ALBUQUERQUE, NM—Today, APD Forward released its in-depth analysis of the 203 page compliance report compiled by Independent Federal Monitor Dr. James Ginger late last year, which covers the first reporting period from February 1, 2015 through May 13, 2015. APD Forward also looked at the Albuquerque Police Department’s (APD) self-report, and compared it to what the Independent Federal Monitor found. After independently examining both reports, APD Forward analysis shows APD is behind schedule in complying with reform requirements, especially where training and policy implementation are concerned.
“We are concerned that APD is approaching this reform as something it needs to dispose of as quickly as possible rather than as an opportunity to become the exceptional police department that Albuquerque deserves,” said APD Forward spokesperson Adriann Barboa, Field Director for Strong Families NM. “We hope that this first progress report serves as a wakeup call, and that APD will engage in the continuing reform effort with a renewed seriousness and commitment to excellence. With the safety of Albuquerque citizens on the line, APD simply cannot afford to approach it any other way.”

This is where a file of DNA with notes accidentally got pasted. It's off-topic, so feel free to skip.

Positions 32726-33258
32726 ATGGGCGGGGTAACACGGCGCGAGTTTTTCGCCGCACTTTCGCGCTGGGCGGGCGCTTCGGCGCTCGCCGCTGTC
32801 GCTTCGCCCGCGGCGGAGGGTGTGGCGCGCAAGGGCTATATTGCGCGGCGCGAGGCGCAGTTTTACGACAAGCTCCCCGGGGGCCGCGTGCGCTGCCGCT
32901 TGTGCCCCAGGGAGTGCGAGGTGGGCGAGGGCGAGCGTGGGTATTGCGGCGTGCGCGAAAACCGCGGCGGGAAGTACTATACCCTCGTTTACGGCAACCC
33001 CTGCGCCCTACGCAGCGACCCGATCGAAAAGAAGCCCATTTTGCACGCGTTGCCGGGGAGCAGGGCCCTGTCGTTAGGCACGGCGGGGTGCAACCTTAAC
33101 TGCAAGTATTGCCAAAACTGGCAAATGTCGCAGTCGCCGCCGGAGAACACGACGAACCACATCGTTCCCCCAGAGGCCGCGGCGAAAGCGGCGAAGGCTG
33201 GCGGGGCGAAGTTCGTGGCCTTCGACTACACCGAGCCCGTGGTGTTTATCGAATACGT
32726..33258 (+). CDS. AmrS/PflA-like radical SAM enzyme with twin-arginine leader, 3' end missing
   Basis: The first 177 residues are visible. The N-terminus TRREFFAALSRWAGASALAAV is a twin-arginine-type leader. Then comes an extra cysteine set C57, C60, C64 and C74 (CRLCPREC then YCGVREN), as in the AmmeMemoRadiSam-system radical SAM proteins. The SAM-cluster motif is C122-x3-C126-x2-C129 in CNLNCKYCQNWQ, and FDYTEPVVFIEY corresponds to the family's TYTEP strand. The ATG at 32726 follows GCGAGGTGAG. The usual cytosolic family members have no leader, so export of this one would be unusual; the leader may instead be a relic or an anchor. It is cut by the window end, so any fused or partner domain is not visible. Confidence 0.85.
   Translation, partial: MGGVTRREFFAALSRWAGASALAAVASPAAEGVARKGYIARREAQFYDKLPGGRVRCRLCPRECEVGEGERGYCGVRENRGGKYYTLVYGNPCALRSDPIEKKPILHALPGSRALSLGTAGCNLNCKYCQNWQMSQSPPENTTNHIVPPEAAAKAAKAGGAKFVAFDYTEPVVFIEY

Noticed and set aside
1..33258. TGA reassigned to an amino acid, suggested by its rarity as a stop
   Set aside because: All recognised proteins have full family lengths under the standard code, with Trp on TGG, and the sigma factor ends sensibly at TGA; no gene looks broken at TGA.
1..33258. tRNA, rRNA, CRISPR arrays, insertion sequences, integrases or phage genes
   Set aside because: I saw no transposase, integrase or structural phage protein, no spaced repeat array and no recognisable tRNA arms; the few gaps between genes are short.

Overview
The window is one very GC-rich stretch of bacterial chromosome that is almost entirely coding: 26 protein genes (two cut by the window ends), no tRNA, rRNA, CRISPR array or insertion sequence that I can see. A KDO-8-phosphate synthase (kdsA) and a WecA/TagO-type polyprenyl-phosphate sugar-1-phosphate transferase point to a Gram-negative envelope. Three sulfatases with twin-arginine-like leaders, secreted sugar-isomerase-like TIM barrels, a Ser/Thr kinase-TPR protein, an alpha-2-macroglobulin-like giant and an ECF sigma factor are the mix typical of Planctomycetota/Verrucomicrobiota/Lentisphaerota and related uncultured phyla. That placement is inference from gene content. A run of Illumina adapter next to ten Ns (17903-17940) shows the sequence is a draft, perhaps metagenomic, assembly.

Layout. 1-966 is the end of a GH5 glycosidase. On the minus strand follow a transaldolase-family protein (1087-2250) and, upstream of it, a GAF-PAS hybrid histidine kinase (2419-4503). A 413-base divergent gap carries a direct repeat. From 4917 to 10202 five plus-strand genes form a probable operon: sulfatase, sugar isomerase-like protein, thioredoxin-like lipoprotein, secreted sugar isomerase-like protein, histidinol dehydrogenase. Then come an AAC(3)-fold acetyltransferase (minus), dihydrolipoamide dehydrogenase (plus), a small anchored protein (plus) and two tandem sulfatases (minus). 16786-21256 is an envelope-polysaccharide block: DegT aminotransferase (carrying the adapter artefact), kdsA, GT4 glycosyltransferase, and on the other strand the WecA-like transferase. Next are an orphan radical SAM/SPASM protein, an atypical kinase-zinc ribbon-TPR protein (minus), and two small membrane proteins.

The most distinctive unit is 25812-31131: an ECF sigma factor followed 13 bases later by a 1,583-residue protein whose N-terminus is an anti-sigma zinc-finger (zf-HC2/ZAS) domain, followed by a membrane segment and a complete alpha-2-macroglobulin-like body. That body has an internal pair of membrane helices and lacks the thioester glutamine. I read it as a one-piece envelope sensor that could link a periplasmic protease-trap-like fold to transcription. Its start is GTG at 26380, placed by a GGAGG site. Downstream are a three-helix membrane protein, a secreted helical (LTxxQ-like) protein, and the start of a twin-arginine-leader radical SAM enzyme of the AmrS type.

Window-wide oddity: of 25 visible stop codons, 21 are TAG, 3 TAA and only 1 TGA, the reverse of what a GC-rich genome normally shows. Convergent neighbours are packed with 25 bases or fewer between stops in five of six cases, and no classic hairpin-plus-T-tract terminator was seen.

APD Forward’s analysis highlights several key areas where progress is lacking, and one area where improvements have been noted:
- According the monitor, APD has shown full compliance with only 4 of the 280 total requirements. In troubling contrast, APD reported that they believe they are in compliance with 119 of the 280 requirements.
- APD has still failed to produce a coherent and legally accurate use of force policy that is acceptable to the court monitor. This fundamental reform building block has bottlenecked further progress and frustrated the ability of supervisors to scrutinize use of force incidents in its absence.
- Policy creation as a whole is in a state of disarray, with most policies being poorly drafted, unorganized, and inadequate.
- Despite a few outstanding issues, APD has made some progress in meeting the requirements of the settlement agreement relating to the use of specialized units.
“If this report is any indication, a four year timeline for reform may be overly ambitious,” said APD Forward Spokesperson Peter Simonson, ACLU-NM Executive Director. “Most other cities that have gone through this process have taken at least seven years to achieve full compliance with a DOJ consent decree. This is not something we can cut corners with. This process has to be a deliberate and rigorous for real change to manifest in the APD.”
Read a full copy of APD Forward’s analysis here.